Python Pickle Module for saving Objects by serialization

This tutorial is going to cover the pickle module, which is a part of your standard library with your installation of Python.

So what is pickling? Pickling is the serializing and de-serializing of python objects to a byte stream. Unpicking is the opposite.

You may hear this methodology called serialization, marshalling or flattening in other languages, but it is pretty much exclusively referred to as pickling in Python. So what does pickling mean, simply?

Pickling is used to store python objects. This means things like lists, dictionaries, class objects, and more.

What are some examples?

Generally, you will find pickling to be most useful with data analysis, where you are performing routine tasks on the data, such as pre-processing. Also, it makes a lot of sense when you're working with Python-specific data types, such as dictionaries.

For example, we use pickling in the NLTK tutorial series to save our trained machine learning algorithm. This is so that, every time we want to use it, we do not need to constantly re-train it, which takes a while.

Instead, we just train the algorithm once, store it to a variable (an object), and then we pickle it. In the case of the NLTK module, generating the classifiers every time was taking 5-15+ minutes. With pickle, it was taking about 5 seconds.

If you have a large dataset, for example, and you're loading that massive data set into memory every time you run the program, it may make a lot of sense to just pickle it, and then load that instead, because it will be far faster, again by 50 - 100x, sometimes far more depending on the size.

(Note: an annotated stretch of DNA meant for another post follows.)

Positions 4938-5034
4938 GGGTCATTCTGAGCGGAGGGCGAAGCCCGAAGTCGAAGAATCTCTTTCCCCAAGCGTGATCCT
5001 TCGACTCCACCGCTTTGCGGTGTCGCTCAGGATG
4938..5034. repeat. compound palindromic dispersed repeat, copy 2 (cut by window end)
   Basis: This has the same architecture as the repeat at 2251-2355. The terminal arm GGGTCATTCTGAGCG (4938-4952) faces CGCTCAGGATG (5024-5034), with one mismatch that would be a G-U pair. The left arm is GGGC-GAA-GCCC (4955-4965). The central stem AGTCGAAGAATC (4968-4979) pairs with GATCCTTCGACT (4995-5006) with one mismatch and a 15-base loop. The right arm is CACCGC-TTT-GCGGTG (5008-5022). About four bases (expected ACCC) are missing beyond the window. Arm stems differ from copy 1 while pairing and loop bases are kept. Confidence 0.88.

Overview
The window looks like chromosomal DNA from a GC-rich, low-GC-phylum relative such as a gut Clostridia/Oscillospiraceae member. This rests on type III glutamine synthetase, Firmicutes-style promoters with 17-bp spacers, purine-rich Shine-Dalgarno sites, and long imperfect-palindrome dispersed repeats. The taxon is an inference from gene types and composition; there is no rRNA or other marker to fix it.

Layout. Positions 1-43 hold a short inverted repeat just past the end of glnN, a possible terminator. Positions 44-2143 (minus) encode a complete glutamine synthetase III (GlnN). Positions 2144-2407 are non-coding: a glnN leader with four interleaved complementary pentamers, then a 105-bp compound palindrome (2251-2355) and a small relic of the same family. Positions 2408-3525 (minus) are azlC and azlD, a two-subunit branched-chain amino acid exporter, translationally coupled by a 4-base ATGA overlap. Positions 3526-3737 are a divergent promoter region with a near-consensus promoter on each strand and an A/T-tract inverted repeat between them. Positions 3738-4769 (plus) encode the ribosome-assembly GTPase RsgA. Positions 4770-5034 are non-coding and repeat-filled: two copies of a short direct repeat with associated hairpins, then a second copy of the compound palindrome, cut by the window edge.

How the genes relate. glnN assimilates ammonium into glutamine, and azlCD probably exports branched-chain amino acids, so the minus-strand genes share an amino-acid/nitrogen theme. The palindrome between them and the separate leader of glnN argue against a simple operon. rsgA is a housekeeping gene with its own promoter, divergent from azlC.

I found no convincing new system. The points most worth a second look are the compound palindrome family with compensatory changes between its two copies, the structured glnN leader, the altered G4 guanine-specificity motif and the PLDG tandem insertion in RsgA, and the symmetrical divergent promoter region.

Let's show a simple example:

import pickle

example_dict = {1:"6",2:"2",3:"f"}

pickle_out = open("dict.pickle","wb")
pickle.dump(example_dict, pickle_out)

First, import pickle to use it, then we define an example dictionary, which is a Python object.
Next, we open a file (note that we open to write bytes in Python 3+), then we use pickle.dump() to put the dict into opened file, then close.

The above code will save the pickle file for us, now we need to cover how to access the pickled file:

pickle_in = open("dict.pickle","rb")
example_dict = pickle.load(pickle_in)
Open the pickle file
Use pickle.load() to load it to a var.

That's all there is to it, now you can do things like:

This shows that we've retained the dict data-type.

Through saving the serialized object, it's nature is included, so we don't have to worry about loading things "as" strings, dictionaries, lists, etc.

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